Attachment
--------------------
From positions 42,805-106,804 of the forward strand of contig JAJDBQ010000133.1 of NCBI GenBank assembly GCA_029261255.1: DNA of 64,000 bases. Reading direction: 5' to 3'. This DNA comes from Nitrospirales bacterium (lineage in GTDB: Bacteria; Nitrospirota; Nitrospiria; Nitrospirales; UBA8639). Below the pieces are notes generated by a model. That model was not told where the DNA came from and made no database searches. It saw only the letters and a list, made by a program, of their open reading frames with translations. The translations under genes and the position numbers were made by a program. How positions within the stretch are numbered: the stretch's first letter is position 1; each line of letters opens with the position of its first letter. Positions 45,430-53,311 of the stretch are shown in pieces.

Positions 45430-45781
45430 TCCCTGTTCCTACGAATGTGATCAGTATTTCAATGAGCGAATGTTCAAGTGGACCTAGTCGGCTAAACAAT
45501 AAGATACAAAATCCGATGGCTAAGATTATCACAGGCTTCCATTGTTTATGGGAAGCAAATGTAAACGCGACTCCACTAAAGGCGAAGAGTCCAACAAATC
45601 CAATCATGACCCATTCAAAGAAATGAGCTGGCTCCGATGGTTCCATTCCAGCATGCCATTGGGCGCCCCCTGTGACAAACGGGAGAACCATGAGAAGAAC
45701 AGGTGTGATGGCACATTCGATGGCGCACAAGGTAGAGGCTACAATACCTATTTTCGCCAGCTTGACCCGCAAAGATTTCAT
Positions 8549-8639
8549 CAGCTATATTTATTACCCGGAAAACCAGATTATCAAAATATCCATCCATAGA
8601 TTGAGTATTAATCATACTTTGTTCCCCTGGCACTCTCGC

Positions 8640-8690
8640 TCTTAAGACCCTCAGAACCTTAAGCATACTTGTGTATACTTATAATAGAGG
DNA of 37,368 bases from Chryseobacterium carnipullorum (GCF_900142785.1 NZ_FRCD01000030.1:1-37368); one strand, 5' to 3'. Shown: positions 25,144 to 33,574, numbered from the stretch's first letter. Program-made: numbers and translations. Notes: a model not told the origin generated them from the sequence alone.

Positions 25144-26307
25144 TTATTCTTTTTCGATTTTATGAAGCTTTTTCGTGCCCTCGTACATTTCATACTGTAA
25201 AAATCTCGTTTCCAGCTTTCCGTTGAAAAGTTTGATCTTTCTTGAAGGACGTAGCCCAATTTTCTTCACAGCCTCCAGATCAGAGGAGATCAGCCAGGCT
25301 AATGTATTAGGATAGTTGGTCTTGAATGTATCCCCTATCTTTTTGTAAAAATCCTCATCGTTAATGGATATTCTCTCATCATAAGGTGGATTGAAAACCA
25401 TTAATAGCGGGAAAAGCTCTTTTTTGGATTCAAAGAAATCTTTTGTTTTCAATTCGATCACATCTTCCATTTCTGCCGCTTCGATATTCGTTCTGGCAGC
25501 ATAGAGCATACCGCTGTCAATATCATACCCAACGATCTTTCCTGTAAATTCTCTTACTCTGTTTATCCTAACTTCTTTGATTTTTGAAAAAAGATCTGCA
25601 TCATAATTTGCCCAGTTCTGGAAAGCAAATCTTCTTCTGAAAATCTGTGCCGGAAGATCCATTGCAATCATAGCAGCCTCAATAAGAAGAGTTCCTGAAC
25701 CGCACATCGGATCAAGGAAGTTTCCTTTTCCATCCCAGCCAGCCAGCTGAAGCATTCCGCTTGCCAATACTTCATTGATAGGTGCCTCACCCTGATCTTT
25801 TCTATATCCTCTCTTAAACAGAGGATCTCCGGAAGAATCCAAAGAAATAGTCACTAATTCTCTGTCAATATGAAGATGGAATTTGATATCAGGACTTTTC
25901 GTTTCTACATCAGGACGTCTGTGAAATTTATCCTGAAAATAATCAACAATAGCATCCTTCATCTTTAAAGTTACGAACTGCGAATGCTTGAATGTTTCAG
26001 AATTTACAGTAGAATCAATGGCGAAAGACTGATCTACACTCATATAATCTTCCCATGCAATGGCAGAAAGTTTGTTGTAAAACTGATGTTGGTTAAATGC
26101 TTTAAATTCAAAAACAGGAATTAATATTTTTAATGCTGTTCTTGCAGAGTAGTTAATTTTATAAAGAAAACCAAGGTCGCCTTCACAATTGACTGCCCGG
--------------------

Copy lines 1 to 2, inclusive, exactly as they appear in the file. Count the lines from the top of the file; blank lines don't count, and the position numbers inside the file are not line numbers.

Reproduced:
From positions 42,805-106,804 of the forward strand of contig JAJDBQ010000133.1 of NCBI GenBank assembly GCA_029261255.1: DNA of 64,000 bases. Reading direction: 5' to 3'. This DNA comes from Nitrospirales bacterium (lineage in GTDB: Bacteria; Nitrospirota; Nitrospiria; Nitrospirales; UBA8639). Below the pieces are notes generated by a model. That model was not told where the DNA came from and made no database searches. It saw only the letters and a list, made by a program, of their open reading frames with translations. The translations under genes and the position numbers were made by a program. How positions within the stretch are numbered: the stretch's first letter is position 1; each line of letters opens with the position of its first letter. Positions 45,430-53,311 of the stretch are shown in pieces.

Positions 45430-45781